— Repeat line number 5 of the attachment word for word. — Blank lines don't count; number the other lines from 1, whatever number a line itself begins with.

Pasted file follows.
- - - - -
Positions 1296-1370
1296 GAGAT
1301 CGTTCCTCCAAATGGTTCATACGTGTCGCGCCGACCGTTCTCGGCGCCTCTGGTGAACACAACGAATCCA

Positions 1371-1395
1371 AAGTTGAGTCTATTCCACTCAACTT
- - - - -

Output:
1371 AAGTTGAGTCTATTCCACTCAACTT